New Delhi: India should ensure policy and judicial stability that will help counter the negative sentiments of late about investment climate in the country and ease flow of foreign funds, says Germany's Ambassador to India, Michael Steiner.
"India has to show that it is willing to take policy initiatives to protect foreign investments in the country. Currently, there is a lot of speculations going about the Indian economy," Steiner said.
The envoy's suggestion is significant when seen in the context of retrospective taxation measures and overseas telecom companies, which had lost their 2G licences following a Supreme Court judgement, slapping notices on the government citing a breach of the bilateral investment protection agreement (BIPA).
BIPAs are meant to raise the comfort level of the investors by assuring a minimum standard of treatment in all matters and provide for justifiability of disputes with the host country.
India has signed BIPAs with 82 countries, of which 72 have come into force.
Steiner also said the negativity surrounding the investment environment in India can be solved with an early agreement on the free trade agreement (FTA) between India and the European Union (EU).
"The FTA is not just about one sector or industry but includes a very vast area of economy of both India and EU," he said.
"I expect the FTA to come into affect soon if the political will on both sides is strong enough to reach an agreement."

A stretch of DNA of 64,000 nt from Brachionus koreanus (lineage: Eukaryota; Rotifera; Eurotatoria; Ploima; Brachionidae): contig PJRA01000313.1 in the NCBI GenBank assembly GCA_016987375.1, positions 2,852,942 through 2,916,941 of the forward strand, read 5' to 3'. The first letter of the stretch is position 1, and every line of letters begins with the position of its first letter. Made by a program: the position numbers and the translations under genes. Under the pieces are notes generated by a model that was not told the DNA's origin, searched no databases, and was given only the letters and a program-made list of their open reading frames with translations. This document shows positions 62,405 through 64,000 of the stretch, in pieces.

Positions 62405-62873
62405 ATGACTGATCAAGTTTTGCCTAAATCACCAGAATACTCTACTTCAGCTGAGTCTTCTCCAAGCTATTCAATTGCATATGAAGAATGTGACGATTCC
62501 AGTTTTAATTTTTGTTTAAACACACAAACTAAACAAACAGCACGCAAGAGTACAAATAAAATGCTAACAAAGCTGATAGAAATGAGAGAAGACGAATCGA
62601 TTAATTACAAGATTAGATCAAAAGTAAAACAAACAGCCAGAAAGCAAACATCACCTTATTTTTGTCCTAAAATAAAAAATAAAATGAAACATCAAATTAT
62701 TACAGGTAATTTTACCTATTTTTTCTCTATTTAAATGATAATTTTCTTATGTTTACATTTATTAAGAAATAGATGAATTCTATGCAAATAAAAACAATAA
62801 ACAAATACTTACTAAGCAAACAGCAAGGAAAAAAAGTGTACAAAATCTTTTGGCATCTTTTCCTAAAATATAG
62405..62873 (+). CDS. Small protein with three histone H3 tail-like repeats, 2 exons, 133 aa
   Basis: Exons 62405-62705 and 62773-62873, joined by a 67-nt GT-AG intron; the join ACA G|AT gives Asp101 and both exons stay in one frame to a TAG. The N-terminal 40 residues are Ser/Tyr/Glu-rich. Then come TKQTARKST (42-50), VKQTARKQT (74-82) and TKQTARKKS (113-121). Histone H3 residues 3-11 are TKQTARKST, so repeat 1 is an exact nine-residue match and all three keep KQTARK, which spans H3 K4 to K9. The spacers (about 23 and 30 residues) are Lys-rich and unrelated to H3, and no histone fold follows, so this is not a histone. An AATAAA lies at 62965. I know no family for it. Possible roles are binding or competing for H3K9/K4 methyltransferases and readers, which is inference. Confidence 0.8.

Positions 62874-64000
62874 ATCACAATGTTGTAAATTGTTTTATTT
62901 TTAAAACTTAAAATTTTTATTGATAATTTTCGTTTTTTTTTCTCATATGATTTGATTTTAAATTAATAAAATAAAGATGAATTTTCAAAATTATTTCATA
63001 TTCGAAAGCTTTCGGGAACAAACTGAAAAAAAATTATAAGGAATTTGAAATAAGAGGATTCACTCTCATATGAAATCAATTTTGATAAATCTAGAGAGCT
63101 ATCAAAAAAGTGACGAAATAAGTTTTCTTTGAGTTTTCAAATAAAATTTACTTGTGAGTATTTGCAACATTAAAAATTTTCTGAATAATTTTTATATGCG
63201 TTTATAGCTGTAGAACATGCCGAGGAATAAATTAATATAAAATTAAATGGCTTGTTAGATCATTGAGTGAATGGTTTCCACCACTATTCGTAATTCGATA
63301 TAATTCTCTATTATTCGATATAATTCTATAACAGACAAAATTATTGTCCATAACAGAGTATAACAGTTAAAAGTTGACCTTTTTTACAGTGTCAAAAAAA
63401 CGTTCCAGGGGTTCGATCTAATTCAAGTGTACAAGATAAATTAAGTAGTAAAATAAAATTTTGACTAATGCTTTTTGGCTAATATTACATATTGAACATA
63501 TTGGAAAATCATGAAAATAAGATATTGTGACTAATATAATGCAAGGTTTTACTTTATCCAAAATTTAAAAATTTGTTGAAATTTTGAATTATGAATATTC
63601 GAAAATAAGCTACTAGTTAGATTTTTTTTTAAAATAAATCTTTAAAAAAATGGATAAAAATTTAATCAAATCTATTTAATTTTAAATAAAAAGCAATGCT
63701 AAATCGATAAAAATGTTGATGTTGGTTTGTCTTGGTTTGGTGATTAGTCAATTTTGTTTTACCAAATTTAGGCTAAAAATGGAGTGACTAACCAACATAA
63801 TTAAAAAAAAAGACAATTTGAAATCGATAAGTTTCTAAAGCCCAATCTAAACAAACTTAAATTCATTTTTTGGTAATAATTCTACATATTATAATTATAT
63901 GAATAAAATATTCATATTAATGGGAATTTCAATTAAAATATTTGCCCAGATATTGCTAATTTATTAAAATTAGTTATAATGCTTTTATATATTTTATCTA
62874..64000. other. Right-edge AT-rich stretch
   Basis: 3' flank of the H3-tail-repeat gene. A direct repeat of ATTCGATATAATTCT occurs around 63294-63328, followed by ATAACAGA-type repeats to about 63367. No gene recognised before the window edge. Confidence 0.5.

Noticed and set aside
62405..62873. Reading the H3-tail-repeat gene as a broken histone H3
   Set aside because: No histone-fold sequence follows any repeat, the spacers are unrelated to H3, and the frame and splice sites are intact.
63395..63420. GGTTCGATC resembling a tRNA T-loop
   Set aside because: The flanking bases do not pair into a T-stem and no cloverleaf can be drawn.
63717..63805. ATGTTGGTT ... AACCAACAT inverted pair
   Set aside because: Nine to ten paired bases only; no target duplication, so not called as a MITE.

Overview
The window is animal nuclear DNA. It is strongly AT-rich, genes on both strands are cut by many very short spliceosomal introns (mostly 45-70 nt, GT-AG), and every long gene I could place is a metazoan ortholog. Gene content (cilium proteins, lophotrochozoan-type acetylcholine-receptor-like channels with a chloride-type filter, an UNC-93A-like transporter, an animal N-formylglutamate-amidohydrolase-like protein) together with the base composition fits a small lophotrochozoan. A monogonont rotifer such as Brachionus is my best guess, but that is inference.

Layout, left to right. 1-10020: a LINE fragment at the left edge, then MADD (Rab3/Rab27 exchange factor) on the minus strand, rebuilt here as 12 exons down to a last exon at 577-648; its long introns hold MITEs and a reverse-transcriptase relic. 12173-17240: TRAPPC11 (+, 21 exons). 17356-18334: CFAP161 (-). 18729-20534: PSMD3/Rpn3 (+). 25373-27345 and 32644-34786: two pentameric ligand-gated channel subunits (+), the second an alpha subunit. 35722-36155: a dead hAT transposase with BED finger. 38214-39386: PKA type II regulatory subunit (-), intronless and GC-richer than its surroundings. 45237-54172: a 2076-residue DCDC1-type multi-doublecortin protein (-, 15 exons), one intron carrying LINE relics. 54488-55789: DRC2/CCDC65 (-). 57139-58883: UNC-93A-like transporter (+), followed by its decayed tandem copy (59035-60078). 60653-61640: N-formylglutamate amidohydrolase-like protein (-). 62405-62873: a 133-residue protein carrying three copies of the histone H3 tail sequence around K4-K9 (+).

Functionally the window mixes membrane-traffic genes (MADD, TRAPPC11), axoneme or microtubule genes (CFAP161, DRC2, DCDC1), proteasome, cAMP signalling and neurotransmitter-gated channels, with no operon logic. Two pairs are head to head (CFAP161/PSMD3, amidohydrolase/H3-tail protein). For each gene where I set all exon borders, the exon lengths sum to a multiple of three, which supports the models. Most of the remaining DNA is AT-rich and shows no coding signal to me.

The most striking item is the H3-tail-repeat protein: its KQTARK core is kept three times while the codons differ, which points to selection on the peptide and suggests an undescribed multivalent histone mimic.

On Indo-German trade, Steiner said he is quite confident it will reach the Euro 20- billion mark by the end of 2012, despite the current Euro-zone crises.
"Our current trade is on an upswing. Many German companies are operating in India and doing good, and this list of companies does not necessarily include automobile but also high-tech companies."
Major German automobile manufacturers like Audi, BMW, Mercedes and Volkswagen Group are present in the country. They have achieved healthy growth numbers, while the rest of the Indian auto industry faced a downturn.
Apart from automobiles, technology company Siemens, airline major Lufthansa and many other companies are present in the Indian market.
The latest to enter the Indian market are the wine makers who are trying to promote a select range of white and red wines, which the ambassador claims goes best with spicy Indian food.
Asked about new areas of cooperation between the two countries, Steiner referred to renewable energy and vocational training.
"Renewable energy sources, urban infrastructure planning, new technologies in the area of medicine, education have now become major upcoming areas, especially vocational training, important for millions of India's youth today."